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Tuesday, July 19, 2016

Consequences Of False Beliefs About Intelligence

How a False Belief Hinders Kids’ Academic Achievement

The belief one’s intelligence is fixed and stable is harmful, and widely shared among lower-income youngsters

Tom Jacobs | July 18, 2016

Are we all born with a stable, unchanging level of intelligence? Or can we grow smarter through study and hard work?
New research from South America suggests a student’s answer to that question can hugely impact how well they do in school — particularly if they come from poverty.
“Students’ mindsets may temper, or exacerbate, the effects of economic disadvantage,” a group of researchers led by Susana Claro of Stanford University writes in the Proceedings of the National Academy of Sciences.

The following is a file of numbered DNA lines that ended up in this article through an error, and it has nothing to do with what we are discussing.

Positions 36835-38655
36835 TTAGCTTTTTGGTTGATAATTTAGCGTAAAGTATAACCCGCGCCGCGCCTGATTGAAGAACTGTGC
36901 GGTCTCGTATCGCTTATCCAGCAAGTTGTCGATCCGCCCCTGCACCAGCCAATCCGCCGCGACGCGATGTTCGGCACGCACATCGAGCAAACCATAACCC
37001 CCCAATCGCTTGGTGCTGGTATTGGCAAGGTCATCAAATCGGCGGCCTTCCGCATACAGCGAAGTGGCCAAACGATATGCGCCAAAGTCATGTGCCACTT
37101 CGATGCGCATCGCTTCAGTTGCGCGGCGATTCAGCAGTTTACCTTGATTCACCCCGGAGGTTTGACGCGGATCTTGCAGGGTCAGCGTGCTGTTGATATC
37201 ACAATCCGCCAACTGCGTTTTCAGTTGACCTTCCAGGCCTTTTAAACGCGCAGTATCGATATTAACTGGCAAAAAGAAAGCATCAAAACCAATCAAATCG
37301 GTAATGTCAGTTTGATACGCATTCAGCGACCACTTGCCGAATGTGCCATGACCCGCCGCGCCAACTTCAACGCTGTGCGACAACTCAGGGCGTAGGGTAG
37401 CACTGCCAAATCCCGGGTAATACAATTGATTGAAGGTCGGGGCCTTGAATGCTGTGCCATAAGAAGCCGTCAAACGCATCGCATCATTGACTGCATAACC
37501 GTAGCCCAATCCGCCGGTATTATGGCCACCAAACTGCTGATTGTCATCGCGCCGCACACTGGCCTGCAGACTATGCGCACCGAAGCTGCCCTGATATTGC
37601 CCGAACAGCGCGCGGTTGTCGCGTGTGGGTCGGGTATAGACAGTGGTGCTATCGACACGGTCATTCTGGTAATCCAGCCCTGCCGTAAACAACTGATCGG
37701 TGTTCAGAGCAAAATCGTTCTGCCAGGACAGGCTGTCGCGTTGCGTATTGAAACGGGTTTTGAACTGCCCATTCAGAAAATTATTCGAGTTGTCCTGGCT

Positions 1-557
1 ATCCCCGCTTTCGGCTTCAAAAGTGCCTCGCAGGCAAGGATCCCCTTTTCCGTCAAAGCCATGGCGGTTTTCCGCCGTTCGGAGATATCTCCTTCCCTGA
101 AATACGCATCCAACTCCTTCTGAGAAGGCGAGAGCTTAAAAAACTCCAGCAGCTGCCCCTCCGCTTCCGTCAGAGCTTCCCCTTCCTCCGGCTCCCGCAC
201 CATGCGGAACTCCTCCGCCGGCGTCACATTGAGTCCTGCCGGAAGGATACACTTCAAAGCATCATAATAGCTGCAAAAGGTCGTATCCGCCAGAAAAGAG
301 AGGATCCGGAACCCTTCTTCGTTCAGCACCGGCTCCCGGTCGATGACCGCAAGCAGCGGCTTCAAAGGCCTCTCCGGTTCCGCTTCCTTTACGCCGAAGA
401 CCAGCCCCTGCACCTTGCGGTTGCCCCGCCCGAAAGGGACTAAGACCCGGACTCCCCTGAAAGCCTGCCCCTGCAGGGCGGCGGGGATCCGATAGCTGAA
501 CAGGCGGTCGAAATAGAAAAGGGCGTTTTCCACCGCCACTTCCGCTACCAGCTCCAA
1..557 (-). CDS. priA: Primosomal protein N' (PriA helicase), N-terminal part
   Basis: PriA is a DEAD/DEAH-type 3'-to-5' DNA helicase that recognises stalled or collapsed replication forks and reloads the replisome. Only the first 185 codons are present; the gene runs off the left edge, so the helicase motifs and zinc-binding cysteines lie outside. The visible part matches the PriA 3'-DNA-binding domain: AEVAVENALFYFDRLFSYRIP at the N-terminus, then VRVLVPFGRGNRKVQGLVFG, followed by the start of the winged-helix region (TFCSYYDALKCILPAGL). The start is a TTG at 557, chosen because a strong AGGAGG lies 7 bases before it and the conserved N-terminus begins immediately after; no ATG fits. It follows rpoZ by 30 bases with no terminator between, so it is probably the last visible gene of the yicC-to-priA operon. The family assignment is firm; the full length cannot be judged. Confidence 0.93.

<more at; related articles and links: (Academic Tenacity. Mindsets and Skills that Promote Long-Term Learning. Carol S. Dweck, Gregory M. Walton and Geoffrey L. Cohen. 2014) and (Growth mindset tempers the effects of poverty on academic achievement. Susana Claro, David Paunesku, and Carol S. Dweck. PNAS: Proceedings of the National Academy of Science of the United States of America. Published online before print July 18, 2016, doi: 10.1073/pnas.1608207113. July 18, 2016. [Significance: This study is the first, to our knowledge, to show that a growth mindset (the belief that intelligence is not fixed and can be developed) reliably predicts achievement across a national sample of students, including virtually all of the schools and socioeconomic strata in Chile. It also explores the relationship between income and mindset for the first time, to our knowledge, finding that students from lower-income families were less likely to hold a growth mindset than their wealthier peers but that those who did hold a growth mindset were appreciably buffered against the deleterious effects of poverty on achievement. These results suggest that mindsets may be one mechanism through which economic disadvantage can affect achievement.]); further: (Infantile memory study points to critical periods in early-life learning for brain development. July 18, 2016)>

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